* Second risk-sharing mortgage-backed bond by GSE nears
* Regulator encourages Fannie mirror Freddie's structure
* Unrated deal gives investors access to MBS credit risk
By Adam Tempkin
NEW YORK, Sept 12 (IFR) - Government-supported mortgage giant Fannie Mae will begin marketing its debut "risk-sharing" mortgage-backed security (MBS) over the next two weeks, according to three investors that have been briefed on the deal and one investment banker.
The transaction will closely mirror a similar inaugural US$500 million deal issued by sister agency Freddie Mac in July, known as the Structured Agency Credit Risk (STACR) bond.
The purpose of this new class of so-called "risk-sharing" MBS from the government sponsored enterprises (GSEs) is to sell off some of the default risk of their residential mortgage holdings to private investors willing to gamble on their pool of loans.
The new bond programs come after the Federal Housing Finance Agency (FHFA), a government regulator, directed both GSEs to share out the risk on US$30 billion each of their loan portfolios, as part of a wider initiative to minimize their vast footprint in the US residential mortgage industry.
"We are working with the FHFA to meet the goals of the 2013 Conservatorship Scorecard," said Fannie Mae spokeswoman Callie Dosberg.
Bank of America Merrill Lynch will be lead underwriter on the unrated Fannie Mae deal, but Credit Suisse, which led Freddie Mac's STACR offering, will be heavily involved in the transaction as well.
Bank of America Merrill Lynch and Credit Suisse declined comment. The FHFA referred calls on to Fannie.
The two GSEs, which finance nearly 90% of the country's mortgages, were put into US government conservatorship in 2008 after heavy losses incurred in the subprime mortgage meltdown.
The government now wants to scale back its involvement in the mortgage business.
Investors say that the FHFA strongly encouraged Freddie Mac to share its structuring technology with Fannie Mae in an attempt to make the new class of products as homogeneous and easily understandable to investors as possible.
LACK OF TRUST
Therefore, the Fannie Mae version will be structured similarly to STACR - as an unsecured general obligation of the GSE - rather than in a trust or special purpose vehicle (SPV) structure via a credit-linked note (CLN), which may disappoint some bond investors who held out hope that Fannie would use a different format.
"A trust structure gives more certainty of protection to the investor because it better segregates the cashflows away from the GSEs, in case they were eventually to get wound down," said one senior portfolio manager specializing in securitized products.
"An SPV, or trust, means you get repaid for the risk you're taking from outside the Fannie Mae estate, which protects you in case the GSEs go away at some point."
The STACR bonds sold some of the risk of future losses on a nearly US$23bn pool of Freddie-Mac guaranteed residential mortgages to private bond investors.
The structure is considered almost synthetic or credit derivative-like, because they simply reference a pool of recently originated GSE-guaranteed mortgages rather than being a true sale of risk.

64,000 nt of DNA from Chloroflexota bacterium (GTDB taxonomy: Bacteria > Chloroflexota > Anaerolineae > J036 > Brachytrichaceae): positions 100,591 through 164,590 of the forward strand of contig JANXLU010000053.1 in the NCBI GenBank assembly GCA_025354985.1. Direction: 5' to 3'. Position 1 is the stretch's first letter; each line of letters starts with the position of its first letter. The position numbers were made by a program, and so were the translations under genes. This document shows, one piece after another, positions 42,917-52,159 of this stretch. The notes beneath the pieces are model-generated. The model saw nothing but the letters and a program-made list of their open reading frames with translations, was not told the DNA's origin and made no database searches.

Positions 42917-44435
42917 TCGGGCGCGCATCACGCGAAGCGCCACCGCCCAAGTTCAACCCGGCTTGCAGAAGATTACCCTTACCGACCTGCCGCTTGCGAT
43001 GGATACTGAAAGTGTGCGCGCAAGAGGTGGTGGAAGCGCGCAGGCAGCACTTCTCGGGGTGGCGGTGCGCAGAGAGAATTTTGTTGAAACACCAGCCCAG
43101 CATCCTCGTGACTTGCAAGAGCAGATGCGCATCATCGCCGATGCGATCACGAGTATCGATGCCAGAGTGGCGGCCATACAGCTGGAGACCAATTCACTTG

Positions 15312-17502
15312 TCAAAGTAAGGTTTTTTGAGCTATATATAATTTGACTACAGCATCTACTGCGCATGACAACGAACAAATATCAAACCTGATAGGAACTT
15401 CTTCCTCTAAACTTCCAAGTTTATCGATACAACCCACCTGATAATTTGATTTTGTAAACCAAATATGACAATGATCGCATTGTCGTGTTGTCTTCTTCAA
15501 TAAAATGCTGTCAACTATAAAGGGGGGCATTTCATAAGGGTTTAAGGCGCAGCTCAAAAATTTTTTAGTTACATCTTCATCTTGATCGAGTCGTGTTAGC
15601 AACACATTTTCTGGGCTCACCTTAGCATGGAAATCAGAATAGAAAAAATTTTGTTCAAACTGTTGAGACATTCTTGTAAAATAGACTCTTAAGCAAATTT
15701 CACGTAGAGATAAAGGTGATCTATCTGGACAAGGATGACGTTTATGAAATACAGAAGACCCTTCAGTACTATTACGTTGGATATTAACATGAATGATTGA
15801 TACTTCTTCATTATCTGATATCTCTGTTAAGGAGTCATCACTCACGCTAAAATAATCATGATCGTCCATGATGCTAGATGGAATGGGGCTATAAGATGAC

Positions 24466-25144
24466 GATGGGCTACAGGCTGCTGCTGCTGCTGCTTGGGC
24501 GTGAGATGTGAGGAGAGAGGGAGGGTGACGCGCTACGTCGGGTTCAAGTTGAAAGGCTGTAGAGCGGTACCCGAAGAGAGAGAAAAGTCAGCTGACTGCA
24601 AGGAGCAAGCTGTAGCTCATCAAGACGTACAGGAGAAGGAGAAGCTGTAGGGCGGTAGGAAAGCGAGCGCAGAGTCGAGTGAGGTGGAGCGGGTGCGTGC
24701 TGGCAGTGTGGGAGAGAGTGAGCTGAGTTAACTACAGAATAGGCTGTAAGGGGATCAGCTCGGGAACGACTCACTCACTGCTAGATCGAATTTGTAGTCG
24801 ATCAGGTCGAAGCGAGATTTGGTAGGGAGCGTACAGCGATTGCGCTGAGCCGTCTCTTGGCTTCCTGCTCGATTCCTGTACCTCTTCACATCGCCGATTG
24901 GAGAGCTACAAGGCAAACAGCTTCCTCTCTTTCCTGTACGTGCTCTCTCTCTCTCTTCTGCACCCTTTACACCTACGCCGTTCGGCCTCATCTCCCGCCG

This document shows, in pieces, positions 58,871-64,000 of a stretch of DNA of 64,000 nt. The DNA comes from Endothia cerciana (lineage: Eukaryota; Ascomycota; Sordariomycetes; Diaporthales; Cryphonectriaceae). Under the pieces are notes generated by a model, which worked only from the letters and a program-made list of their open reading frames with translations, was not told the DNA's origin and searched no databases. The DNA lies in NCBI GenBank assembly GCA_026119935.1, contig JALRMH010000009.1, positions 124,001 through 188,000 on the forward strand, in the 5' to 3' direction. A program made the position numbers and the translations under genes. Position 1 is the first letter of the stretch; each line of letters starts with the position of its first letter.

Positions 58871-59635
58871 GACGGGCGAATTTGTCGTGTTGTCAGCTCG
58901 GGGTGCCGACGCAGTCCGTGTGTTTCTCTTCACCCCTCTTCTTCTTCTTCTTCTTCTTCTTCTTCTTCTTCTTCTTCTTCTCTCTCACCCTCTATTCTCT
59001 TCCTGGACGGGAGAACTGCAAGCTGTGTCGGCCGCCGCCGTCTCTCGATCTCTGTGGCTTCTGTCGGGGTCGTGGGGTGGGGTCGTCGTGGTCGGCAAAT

Freddie Mac originally intended to use a trust structure when it was planning its deal last year, but encountered onerous registration requirements and costs under new Dodd-Frank rules governing swaps mandated by the Commodity Futures Trading Commission (CFTC).
The rules would have defined a credit-linked note structure as a "commodity pool" under CFTC guidelines, meaning an increased regulatory burden. The GSE opted for an unsecured general obligation structure instead.
Investors assumed that Fannie Mae might have more lead time to get the appropriate licenses from the CFTC to register as a derivatives user. According to investors, it looked closely at a SPV structure this past spring, as it would have broadened the appeal of the product, and hence the base of buyers.
However, bankers say that the structure just wasn't feasible for the first round of STACR deals issued by the GSEs this year.
Freddie Mac intends to issue its second deal towards the end of the year, and both GSEs have ambitious plans for the product and hope to become programmatic issuers by next year. The aim is to transform the STACR bonds into a consistent, broadly distributed, liquid credit product.
"In a way, it's good that the Fannie and Freddie deals are so similar in structure, because if they're almost fungible, they will be more successful as a consistent, recurring product," said another MBS investor.
The Freddie Mac deal was popular with investors, as it presented a rare opportunity for bond investors to tap into US residential-mortgage credit as the housing recovery is on an upswing, while also offering a better yield than similar risk products.
Investors have had very few avenues of access to US mortgage credit post-crisis, as the new-issue private-label RMBS market all but disappeared, and is only now starting to make a comeback.
The Freddie Mac STACR deal was upsized at pricing to US$500m from US$400m due to increased investor demand. The transaction also has performed well in secondary-market trading since it was originally issued in July.
Spreads on the US$250m M-1 class, which priced at one-month Libor plus 340bp back in July, have now tightened in to Libor plus 291bp in secondary trading as of this past Tuesday, indicating a strong demand on the part of investors to own the bonds.
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